Remember, change isn’t coming; it’s already here. And we’re going to meet it head-on, with open arms and hearts full of enthusiasm. Let’s do it!

With love, 

Dr. Lisa Marie Bobby 

P.S. — Are you at risk of therapist burnout? Take my free quiz and find out!

  • 00:00 The Future of Therapy 
  • 04:10 The Impact of AI on Traditional Therapy
  • 08:26 The Shift in Non-Directive Talk Therapy
  • 10:13 Changes in Clinical Mental Health Treatment
  • 13:04 The Role of Coaching in the Future of Therapy
  • 18:26 The Advantages of Coaching 
  • 24:22 The Future of Therapy: Building on High Ground

Lisa Marie Bobby:

What is the future of therapy in the age of AI? And how do we embrace this change that is happening whether or not we want it to? That’s what we’re talking about on today’s episode of love, happiness, and success for therapists. I think this is such an important topic for us because as AI is making its mark In every industry, it’s also doing so on traditional talk therapy applications and also clinical mental health treatment.

And we need to be aware of what this means for us as therapists, and also thinking about how we can evolve and thrive in this new landscape, because things are changing. Fast. If this is your first time with me today, I’m glad you found me. I’m Dr. Lisa Marie Boppe. I’m the founder of Growing Self Counseling and Coaching.

I am a therapist like you. I’m a licensed psychologist. I’m a licensed marriage and family therapist. I am also a very proud board certified coach, and I am thrilled to be the host of Love Happiness and Success for Therapists. Every week we’re doing a dive into things that are near and dear to our hearts, um, related to the life and times of being a therapist, being a helper, being somebody who has chosen a very challenging, but also rewarding career.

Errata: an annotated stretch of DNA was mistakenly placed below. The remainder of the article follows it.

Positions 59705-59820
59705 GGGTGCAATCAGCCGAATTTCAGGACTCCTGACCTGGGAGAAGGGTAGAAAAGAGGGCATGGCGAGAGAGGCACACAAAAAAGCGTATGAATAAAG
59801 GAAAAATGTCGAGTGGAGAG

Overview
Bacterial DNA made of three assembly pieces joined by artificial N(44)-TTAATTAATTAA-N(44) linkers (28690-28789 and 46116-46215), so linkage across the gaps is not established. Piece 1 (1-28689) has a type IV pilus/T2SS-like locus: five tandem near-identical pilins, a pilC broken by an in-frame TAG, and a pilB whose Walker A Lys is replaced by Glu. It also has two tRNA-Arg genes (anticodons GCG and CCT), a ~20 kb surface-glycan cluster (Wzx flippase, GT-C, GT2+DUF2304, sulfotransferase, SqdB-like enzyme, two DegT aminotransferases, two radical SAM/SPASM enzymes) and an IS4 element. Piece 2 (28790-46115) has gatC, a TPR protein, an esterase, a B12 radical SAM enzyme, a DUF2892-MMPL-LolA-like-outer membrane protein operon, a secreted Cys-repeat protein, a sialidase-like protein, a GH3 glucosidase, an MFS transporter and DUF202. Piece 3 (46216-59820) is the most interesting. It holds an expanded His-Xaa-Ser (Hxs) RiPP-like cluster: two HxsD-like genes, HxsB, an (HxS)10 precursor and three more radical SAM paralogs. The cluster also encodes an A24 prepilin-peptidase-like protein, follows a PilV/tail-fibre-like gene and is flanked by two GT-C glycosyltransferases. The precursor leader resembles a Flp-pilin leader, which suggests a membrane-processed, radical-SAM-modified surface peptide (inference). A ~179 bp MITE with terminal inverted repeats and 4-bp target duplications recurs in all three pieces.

I mean, there are. Realities of what we do that aren’t often discussed. This can be a very isolating profession, right? And I started doing this podcast as kind of an outgrowth of the work that I’m doing already in my private practice growing self. That’s really centered around how do we take care of therapists?

How do we help the helpers? How do we surround them with love? How do we help them grow? How do we foster their happiness and also their success? So that they can then do wonderful work with their clients. Um, but also, you know, really be satisfied and even prosperous in this profession that can absolutely burn a lot of people out.

There are many therapists who are. Struggling who are in the world trying to do amazing work who got into this with the most noble of intentions and who are trapped in toxic environments who don’t have great support systems who aren’t getting their needs met for growth and happiness and financial compensation, even and, um, you know, who are really.

Uh, floundering in the, as a result, and who might ultimately leave the profession as a result of that, which would be sad because the world needs you. The world needs us. And I believe that the degree to which we can take care of our helpers is going to help. Everybody. So that’s why I’m here. That is not just why I’m doing this podcast.

This is like my professional mission. That is what my practice growing self is all about is about clinicians. It is certainly we help clients, but it’s about the clinicians. And in everything that I do. So that’s what I’m doing here. And I’m glad that you’re here with me today. And that’s also why I wanted to talk about therapy in the age of AI, because it’s something that I’ve been thinking about kind of a lot.

And it is something that, um, has made me feel not concerned, but like aware. Not vigilant, but noticing the fact that AI and the capabilities that are possible for artificially intelligence assisted therapy, mental health care are Already growing fast and are already taking up some of the spaces that used to be inhabited by us.

And I think that this isn’t necessarily a bad thing. I think that there are a lot of positive aspects of this that I’m kind of excited for, honestly, and that I’ll share with you. However, I think that if your intention is to have a long term satisfying career as a therapist, you have got to be thinking about how you are going to do that in relation to these other forces that are occupying our space and are going to continue to do so.